Coolest offering: Meat & 3 (Soul Food mod)

It’s tough to choose anything other than this, simply because the mod sounds great and is seen on many boards. It adds to the Soul Food a vital control: bass contour. When combined with a setting that switches the stock diodes with germanium parts, it’s easy to see why it’s a winner.

Fromel Electronics

Fromel Electronics Boss HF-2 Hi Band Flanger Modification Kit

What it does: Seattle’s John Fromel has been at the helm of Fromel Electronics for quite a while, and in that time, he has partitioned his eponymous company into three areas: original circuits, pedal mods and amp mods. Fromel’s original circuits are all great, if not (unfortunately) lesser-known. Its Velvet Vice pedal is an incredible compressor and the Shape EQ is a highly versatile tone-sculpting tool (and likely Fromel’s best-known device). The pedal mods Fromel offers are of the kit variety; would-be modders buy a bag of parts from Fromel along with a diagram which details what part goes where on your own pedal. Because of a mod to a woefully underrated pedal to be named later, real pedal nerds know that Fromel’s mods are the real deal, and the man’s name is quietly whispered among tone geeks as a man whose word is to be taken without quibble.

Coolest offering: Boss HF-2 mod

Real pedal nerds know that the Boss Hi-Band Flanger is among the company’s greatest modulation pedals. In fact, there are few people that know of any other flanger in the Boss line aside from the BF-2 and BF-3. Unfortunately, the HF-2 was left in the dust, with its devotees grabbing up all they can in the used marketplace. While Fromel has figured out a way to make it better (and succeeded, mind you), the fact that Fromel recognizes its tonal greatness and improves so vastly on it should be considered as a testament to his golden ear.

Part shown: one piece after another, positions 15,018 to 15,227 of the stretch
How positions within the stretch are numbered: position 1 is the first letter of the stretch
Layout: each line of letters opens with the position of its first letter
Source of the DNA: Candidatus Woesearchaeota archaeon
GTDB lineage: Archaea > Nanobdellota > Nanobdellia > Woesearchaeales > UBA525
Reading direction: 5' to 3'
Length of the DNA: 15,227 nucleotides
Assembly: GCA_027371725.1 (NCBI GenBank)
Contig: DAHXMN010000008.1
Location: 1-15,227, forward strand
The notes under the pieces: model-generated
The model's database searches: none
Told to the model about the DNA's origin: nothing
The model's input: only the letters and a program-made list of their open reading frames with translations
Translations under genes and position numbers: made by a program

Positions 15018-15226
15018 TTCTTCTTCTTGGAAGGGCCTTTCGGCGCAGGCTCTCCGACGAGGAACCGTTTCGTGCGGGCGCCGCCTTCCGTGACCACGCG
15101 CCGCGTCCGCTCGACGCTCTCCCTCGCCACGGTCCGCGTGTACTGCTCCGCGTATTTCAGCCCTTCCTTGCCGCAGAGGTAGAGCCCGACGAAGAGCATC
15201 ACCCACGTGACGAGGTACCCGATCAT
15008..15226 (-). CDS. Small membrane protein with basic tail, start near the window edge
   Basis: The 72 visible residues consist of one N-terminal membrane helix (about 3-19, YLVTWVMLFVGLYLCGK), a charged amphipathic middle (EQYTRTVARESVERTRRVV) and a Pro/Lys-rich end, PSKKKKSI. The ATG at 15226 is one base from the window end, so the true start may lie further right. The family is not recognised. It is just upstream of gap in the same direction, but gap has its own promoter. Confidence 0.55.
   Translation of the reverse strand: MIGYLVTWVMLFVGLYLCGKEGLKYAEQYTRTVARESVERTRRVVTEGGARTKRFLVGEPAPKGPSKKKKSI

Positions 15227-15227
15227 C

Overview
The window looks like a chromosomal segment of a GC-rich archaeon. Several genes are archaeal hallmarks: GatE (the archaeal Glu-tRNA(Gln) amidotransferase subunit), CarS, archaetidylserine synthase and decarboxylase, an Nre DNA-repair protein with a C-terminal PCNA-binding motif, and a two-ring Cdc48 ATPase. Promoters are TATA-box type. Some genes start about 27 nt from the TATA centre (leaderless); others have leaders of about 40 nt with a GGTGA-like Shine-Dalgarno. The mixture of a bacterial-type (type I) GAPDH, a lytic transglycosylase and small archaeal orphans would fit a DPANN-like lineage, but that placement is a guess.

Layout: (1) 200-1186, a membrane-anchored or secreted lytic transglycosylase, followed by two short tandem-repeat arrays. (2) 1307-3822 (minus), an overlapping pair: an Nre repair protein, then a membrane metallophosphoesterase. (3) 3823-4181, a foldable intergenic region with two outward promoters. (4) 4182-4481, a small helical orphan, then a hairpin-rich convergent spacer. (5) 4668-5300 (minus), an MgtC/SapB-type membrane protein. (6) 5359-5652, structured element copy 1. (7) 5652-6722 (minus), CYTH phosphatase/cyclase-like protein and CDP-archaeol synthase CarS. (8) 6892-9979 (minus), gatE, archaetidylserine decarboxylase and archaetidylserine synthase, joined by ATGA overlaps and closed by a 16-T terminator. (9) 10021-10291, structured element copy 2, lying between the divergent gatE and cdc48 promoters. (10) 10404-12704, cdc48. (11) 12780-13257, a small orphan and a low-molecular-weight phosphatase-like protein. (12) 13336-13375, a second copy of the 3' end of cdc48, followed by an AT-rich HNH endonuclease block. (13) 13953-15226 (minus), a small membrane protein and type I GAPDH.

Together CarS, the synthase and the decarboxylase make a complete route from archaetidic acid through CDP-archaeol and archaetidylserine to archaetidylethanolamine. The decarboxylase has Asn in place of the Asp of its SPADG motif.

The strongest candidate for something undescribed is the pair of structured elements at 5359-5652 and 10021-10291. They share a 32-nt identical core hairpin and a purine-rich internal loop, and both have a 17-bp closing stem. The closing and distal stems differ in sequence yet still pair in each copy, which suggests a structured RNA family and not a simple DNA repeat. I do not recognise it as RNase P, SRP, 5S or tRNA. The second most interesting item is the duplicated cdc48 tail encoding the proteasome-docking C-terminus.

T1M

What it does: T1M, acronym for This 1s Myne, has been a fixture of the pedal game for longer than most people have been in it. For a long time, Dan of T1M offered just one original circuit, the Pearl, but has expanded his circuits to boosts, overdrives and voltage doublers. T1M’s bread and butter has been small “utility” boxes, such as tap tempos, signal routers and true bypass loopers, of which he has sold a large amount. In fact, over 20 of these types of boxes are currently for sale on T1M’s website, leading one to ask if there are really that many utility boxes that exist in the world. Such is T1M’s market cornering of this category that all these types exist, but that hungry customers will wait extended periods of time for some of them. His pedal mods are nascent but very cool. One of them involves installing a second set of knobs on an Electro-Harmonix Micro Pog along with an extra footswitch, essentially giving the Micro Pog two pre-set knob configurations. In this vein, his coolest mod is likely…

Coolest offering: Eternal Moon (Mr. Black Supermoon preset mod)

The Mr. Black Supermoon is a modern classic reverb pedal, combining an outstanding sounding reverb with a hint of modulation that can span many seconds and fully flesh out a dull track. Several players employ two Supermoon pedals because one setting is simply not enough, and bending down to adjust the knobs mid-set is wholly impractical. The Eternal Moon mod adds a separate footswitch while moving the other one elsewhere, along with three concentric potentiometers for a second set, just like the aforementioned Micro POG. This adds what amounts to two Supermoons in one, a must for space-starved players.